In our last blog, we looked at why it’s necessary for businesses to see problem-solving in action. As a Toronto business consultant who specializes in leadership coaching, I stress the importance of learning from true results.
This isn’t the time to insert new ideas or act like the smartest person in the room. Instead, it’s a time to debate—to give and take. It’s important to understand the speed of implementation and rigor of validated learning.
Initially, many teams struggle with this new exchange taking place between them and myself. Proving an idea works takes time. It’s often a process that’s undervalued in business. I had to create ways to prove this value. This often involves gathering stories and sharing success—this is the process of validated learning.
All this work is hands-on. It involves showing genuine interest in a team/business’ work—and understanding its relevance to a clearly defined overarching strategy. A good memory jogger for any leader is the Tree of Activity, a simple diagram of key strategic goals and the supporting objectives right down to key activities and their hard targets.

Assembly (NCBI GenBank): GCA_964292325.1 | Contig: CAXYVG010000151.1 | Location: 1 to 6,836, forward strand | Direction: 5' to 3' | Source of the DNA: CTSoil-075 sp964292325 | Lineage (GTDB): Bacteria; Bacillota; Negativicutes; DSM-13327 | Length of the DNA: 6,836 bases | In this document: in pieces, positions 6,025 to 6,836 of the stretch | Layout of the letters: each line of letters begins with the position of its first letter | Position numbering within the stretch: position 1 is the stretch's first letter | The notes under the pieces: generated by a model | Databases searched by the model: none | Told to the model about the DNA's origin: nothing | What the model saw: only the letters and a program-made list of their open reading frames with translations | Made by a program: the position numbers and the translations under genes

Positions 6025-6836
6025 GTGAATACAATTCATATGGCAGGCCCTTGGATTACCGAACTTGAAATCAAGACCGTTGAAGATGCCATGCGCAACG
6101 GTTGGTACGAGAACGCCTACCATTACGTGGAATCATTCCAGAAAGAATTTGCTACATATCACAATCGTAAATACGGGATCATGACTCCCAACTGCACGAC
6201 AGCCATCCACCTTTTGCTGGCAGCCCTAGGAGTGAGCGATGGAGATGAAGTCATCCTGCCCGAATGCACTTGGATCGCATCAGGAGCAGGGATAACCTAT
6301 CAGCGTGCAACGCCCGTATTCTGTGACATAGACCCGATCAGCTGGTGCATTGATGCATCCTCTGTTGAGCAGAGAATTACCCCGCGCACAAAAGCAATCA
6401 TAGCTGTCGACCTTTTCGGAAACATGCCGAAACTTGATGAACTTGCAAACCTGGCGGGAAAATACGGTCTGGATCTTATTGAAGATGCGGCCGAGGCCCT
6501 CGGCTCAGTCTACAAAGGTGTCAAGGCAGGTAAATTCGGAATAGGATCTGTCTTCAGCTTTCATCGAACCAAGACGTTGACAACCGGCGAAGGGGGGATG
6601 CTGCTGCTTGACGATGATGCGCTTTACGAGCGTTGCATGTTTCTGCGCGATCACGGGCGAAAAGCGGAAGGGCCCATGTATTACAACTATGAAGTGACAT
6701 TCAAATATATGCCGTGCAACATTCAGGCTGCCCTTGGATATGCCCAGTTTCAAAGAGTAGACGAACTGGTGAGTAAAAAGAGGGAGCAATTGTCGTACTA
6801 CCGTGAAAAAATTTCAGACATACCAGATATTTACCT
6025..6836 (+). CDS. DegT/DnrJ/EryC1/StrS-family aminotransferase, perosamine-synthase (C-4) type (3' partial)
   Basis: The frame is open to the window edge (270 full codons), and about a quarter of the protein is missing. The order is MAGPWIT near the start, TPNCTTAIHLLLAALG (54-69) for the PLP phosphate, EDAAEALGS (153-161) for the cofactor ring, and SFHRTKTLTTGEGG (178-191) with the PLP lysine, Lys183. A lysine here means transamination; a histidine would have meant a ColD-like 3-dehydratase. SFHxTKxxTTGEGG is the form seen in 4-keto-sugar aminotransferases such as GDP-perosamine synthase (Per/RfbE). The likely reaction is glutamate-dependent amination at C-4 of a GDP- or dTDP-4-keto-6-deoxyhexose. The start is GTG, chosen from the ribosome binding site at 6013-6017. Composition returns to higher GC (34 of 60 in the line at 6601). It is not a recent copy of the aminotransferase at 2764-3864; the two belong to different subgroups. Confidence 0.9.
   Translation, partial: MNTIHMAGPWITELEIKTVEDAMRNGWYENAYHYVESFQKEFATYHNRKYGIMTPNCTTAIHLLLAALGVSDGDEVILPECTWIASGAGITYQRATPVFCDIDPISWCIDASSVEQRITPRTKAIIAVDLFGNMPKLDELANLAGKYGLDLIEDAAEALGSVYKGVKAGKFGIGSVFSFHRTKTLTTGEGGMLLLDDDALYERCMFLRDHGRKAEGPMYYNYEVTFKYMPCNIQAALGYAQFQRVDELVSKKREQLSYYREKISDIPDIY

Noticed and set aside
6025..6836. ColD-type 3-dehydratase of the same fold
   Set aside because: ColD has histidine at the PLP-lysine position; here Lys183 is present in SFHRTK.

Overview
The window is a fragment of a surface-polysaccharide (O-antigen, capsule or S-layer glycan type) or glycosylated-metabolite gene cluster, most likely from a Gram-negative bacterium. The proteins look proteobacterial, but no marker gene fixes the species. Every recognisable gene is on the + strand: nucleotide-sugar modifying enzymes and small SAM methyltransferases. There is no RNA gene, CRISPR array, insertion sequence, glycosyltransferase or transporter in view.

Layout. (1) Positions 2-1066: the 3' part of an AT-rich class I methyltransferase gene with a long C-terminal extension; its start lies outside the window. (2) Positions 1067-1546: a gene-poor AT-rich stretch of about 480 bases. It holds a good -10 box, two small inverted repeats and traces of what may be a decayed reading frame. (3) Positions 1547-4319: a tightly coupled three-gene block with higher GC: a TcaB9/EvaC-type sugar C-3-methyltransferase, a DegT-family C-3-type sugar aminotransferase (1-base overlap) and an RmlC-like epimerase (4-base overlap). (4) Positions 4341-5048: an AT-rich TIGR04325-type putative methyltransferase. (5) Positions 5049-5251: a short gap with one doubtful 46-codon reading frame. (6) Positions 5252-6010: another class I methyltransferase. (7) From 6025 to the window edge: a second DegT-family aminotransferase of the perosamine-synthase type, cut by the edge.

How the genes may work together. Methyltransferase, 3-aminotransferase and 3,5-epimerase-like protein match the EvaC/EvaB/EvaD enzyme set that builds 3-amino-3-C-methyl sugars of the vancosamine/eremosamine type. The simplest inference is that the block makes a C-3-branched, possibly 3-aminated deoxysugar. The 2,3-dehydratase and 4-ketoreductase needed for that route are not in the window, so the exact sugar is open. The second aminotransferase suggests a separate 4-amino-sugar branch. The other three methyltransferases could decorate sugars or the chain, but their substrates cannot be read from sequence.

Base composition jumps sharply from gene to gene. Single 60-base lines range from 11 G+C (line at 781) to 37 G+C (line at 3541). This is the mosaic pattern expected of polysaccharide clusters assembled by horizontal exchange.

When the pace becomes frenetic and ideas are clouded, this tree is an essential memory aid that clearly outlines where the majority of problem-solving time should be spent. With so many different time-consuming priorities, it stands to reason that the tasks that lead to real process and headway can end up on the backburner. Come year-end, it’s easy to be left wondering what happened—why no real progress was made.
Avoiding this scenario means taking stock of problems and prioritizing high-value work. Through leadership coaching services, I work with organizational leaders across Canada and the US who are looking for proven solutions to advance important outcomes and goals. Part of building an effective team is seeing ideas in action and understanding why they work. If you’re struggling to make headway or enhance efficiency, I have a proven track-record of success. Reach out for a consultation.